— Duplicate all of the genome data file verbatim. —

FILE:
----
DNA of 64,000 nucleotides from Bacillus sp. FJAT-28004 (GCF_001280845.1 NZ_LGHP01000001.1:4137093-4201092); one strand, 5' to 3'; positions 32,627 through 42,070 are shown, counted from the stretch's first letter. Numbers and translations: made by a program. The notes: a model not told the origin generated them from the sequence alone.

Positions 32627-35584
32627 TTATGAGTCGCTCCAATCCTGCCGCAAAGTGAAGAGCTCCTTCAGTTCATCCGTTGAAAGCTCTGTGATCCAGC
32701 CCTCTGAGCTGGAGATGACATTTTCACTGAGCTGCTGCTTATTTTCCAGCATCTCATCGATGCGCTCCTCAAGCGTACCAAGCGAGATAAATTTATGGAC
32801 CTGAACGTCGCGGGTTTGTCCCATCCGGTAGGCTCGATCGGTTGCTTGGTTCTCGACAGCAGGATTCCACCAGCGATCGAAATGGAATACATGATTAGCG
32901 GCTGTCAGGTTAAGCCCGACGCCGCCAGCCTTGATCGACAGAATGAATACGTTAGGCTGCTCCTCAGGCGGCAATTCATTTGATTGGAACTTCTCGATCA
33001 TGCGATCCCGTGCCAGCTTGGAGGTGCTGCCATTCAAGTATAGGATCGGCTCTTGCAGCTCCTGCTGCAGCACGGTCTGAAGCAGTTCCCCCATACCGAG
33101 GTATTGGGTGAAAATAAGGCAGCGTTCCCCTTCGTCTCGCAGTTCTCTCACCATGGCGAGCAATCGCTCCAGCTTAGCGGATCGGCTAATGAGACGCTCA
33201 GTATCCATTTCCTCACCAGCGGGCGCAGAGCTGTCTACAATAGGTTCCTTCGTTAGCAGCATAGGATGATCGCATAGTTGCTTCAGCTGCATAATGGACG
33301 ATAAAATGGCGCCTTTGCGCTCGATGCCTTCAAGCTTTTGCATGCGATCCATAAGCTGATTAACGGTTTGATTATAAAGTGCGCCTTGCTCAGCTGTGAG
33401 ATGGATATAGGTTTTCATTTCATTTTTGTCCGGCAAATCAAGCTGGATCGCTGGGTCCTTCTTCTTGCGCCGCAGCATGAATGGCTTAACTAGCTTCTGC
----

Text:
DNA of 64,000 nucleotides from Bacillus sp. FJAT-28004 (GCF_001280845.1 NZ_LGHP01000001.1:4137093-4201092); one strand, 5' to 3'; positions 32,627 through 42,070 are shown, counted from the stretch's first letter. Numbers and translations: made by a program. The notes: a model not told the origin generated them from the sequence alone.

Positions 32627-35584
32627 TTATGAGTCGCTCCAATCCTGCCGCAAAGTGAAGAGCTCCTTCAGTTCATCCGTTGAAAGCTCTGTGATCCAGC
32701 CCTCTGAGCTGGAGATGACATTTTCACTGAGCTGCTGCTTATTTTCCAGCATCTCATCGATGCGCTCCTCAAGCGTACCAAGCGAGATAAATTTATGGAC
32801 CTGAACGTCGCGGGTTTGTCCCATCCGGTAGGCTCGATCGGTTGCTTGGTTCTCGACAGCAGGATTCCACCAGCGATCGAAATGGAATACATGATTAGCG
32901 GCTGTCAGGTTAAGCCCGACGCCGCCAGCCTTGATCGACAGAATGAATACGTTAGGCTGCTCCTCAGGCGGCAATTCATTTGATTGGAACTTCTCGATCA
33001 TGCGATCCCGTGCCAGCTTGGAGGTGCTGCCATTCAAGTATAGGATCGGCTCTTGCAGCTCCTGCTGCAGCACGGTCTGAAGCAGTTCCCCCATACCGAG
33101 GTATTGGGTGAAAATAAGGCAGCGTTCCCCTTCGTCTCGCAGTTCTCTCACCATGGCGAGCAATCGCTCCAGCTTAGCGGATCGGCTAATGAGACGCTCA
33201 GTATCCATTTCCTCACCAGCGGGCGCAGAGCTGTCTACAATAGGTTCCTTCGTTAGCAGCATAGGATGATCGCATAGTTGCTTCAGCTGCATAATGGACG
33301 ATAAAATGGCGCCTTTGCGCTCGATGCCTTCAAGCTTTTGCATGCGATCCATAAGCTGATTAACGGTTTGATTATAAAGTGCGCCTTGCTCAGCTGTGAG
33401 ATGGATATAGGTTTTCATTTCATTTTTGTCCGGCAAATCAAGCTGGATCGCTGGGTCCTTCTTCTTGCGCCGCAGCATGAATGGCTTAACTAGCTTCTGC